Tuesday, January 26, 2010

Double standards: False accusers shouldn't apologize, but teen males convicted of statutory rape for having sex with teen girls must

In a story we'll be reporting on soon, a Florida woman who didn't want her boyfriend to leave her for cheating made up a story she was raped. Police are prepared to ask her to pay for the six hours of investigation instead of jail time.  Beneath the story, readers left typically outraged comments, and one said this: "Jail time PLEASE , someone could have gone to jail for a very long time because of her lie. Fraud is against the law, make her pick up trash along side the road with a sign on her back 'I cried Rape Falsely.'"

This got me thinking that I love the idea of forcing false accusers to wear signs in public places. It would brand them for what they are in a very public way. The element of shame might actually deter young women who assume they retain lifelong anonymity regardless of their fraud merely because the word "rape" passed their lips. 

But somehow I doubt that we'll ever see it.  It's because we have powerful forces who don't think false accusers are real criminals who deserve to be shamed.  There was a case twenty years ago where a judge's sentence required the false accuser to apologize to the man she falsely accused in half-page advertisements in four newspapers and 10 spot announcements on two radio stations.  The judge explained: ". . . the rape charges were all over the papers, but when [the innocent man] was exonerated nobody hears about it. I told [the false accuser] the only way to get it out was to have her do it.''  Yet the ACLU fought it, alleging among other things that an apology constituted cruel and unusual punishment.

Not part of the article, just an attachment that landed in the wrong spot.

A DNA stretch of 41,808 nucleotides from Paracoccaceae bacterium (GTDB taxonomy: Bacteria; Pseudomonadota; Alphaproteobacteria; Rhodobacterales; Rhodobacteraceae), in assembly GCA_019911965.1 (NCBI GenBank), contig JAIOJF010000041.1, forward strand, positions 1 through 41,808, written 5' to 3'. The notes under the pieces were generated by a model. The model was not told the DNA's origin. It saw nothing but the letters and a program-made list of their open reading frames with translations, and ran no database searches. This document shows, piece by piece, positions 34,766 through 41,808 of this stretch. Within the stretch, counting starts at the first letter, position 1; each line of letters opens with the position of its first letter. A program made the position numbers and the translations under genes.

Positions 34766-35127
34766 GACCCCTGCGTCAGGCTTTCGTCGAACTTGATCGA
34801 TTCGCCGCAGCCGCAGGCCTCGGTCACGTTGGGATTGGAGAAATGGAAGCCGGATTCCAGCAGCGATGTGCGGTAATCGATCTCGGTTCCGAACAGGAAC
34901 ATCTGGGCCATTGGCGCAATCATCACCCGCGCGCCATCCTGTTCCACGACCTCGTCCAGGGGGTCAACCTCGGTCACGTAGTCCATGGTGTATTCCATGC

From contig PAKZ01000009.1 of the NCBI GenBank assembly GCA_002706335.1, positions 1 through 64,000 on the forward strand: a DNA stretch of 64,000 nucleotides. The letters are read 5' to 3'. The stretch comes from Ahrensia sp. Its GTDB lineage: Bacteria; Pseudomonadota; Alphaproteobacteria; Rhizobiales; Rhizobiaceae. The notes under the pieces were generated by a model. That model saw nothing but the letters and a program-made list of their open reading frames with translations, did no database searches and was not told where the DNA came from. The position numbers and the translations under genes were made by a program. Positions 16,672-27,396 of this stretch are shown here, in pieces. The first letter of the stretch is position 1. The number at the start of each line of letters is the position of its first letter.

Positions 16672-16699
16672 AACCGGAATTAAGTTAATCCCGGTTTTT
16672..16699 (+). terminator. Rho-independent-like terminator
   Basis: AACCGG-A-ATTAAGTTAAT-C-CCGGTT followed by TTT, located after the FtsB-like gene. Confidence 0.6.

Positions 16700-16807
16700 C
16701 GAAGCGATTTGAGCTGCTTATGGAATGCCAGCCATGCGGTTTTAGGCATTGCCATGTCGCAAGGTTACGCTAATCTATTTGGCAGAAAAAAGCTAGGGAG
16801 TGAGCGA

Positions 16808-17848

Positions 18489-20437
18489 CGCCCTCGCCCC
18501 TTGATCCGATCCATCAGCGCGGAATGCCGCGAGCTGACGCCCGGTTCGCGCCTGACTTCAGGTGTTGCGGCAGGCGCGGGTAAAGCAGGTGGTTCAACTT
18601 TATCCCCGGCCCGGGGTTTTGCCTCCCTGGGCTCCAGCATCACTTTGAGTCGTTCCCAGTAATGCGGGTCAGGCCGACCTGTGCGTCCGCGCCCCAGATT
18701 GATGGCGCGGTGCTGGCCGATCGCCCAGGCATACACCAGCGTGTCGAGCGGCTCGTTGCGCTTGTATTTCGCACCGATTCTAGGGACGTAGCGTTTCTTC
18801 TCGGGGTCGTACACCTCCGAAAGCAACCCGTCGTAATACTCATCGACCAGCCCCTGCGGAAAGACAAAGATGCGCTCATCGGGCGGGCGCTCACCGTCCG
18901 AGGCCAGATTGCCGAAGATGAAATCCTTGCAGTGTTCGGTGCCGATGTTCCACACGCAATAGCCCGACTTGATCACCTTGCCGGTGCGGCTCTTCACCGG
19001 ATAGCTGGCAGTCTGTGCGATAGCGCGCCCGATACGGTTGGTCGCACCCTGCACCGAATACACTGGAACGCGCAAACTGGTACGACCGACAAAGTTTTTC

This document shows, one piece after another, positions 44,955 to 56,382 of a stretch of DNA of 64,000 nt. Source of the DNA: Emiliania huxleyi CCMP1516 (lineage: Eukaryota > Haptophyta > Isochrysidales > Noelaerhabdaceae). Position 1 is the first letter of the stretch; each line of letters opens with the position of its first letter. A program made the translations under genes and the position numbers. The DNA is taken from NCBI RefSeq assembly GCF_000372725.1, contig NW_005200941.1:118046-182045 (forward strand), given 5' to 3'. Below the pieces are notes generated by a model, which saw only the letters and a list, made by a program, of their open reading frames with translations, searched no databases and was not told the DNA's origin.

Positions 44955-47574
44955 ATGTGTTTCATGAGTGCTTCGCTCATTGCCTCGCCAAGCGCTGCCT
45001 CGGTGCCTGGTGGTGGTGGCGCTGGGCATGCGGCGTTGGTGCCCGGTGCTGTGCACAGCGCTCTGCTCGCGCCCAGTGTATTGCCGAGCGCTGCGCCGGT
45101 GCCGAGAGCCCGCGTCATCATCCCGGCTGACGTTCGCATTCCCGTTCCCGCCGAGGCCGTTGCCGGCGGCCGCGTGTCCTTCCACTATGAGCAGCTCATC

Did you get that?  Cruel and unusual punishment. This, after the woman's rape lie led to the following: an innocent man lost his job; his family was harassed; his children were taunted at school; his one daughter was forced to quit school altogether; his wife got to the point that she hated even going shopping; people in town were buying guns because of this innocent man; and women feared him.

But, you see, it's "cruel and unusual punishment" to require the liar to apologize for the grievous harm she caused.  Heaven forbid she should apologize for destroying a man and his family.

Now compare that to the case from several years ago at Milton Academy, Massachusetts.  A 15-year-old girl engaged in group sex with five teenage boys in the boys' locker room.  They were 16.  We all know what happened: only the boys were expelled and charged with statutory rape, and the court ordered the boys to publicly apologize to the girl and her family, and to do community service.  Alan M. Dershowitz, a Harvard law professor and criminal defense lawyer whose daughter attended Milton Academy, said:  ''This represents the most senseless use of prosecutorial discretion I've seen in a long time."  He added: ''The idea that these youngsters should be branded rapists and the girl should be labeled a victim is preposterous." 

Read on only if you want to get your blood boiling.  The 16-year-old boys composed and read their apologies to their statutory rapist -- the girl -- and her family, in open court, as part of their plea bargain. One boy read this: ''Not a day has passed since the incident that I don't wish I had shown more respect for you, myself, and everyone involved.  'I understand that by taking part I put myself in a very dangerous situation with consequences none of us had dreamed of."  Another boy read this: ''Every day I am sorry, so sorry, for what happened. Ad every day I think of how hurt you must be and how upset your family must be. More than anything in the world I wish that I could turn back the clock. . . . All I can do at this point is truly and sincerely apologize for my actions and wish you happiness."

The girl and her family sat there stony-faced as the boys were publicly emasculated. 

And, dear readers, if the double standards here don't sicken you, if they don't stir a loathing within you for the injustice described, I am not sure what will.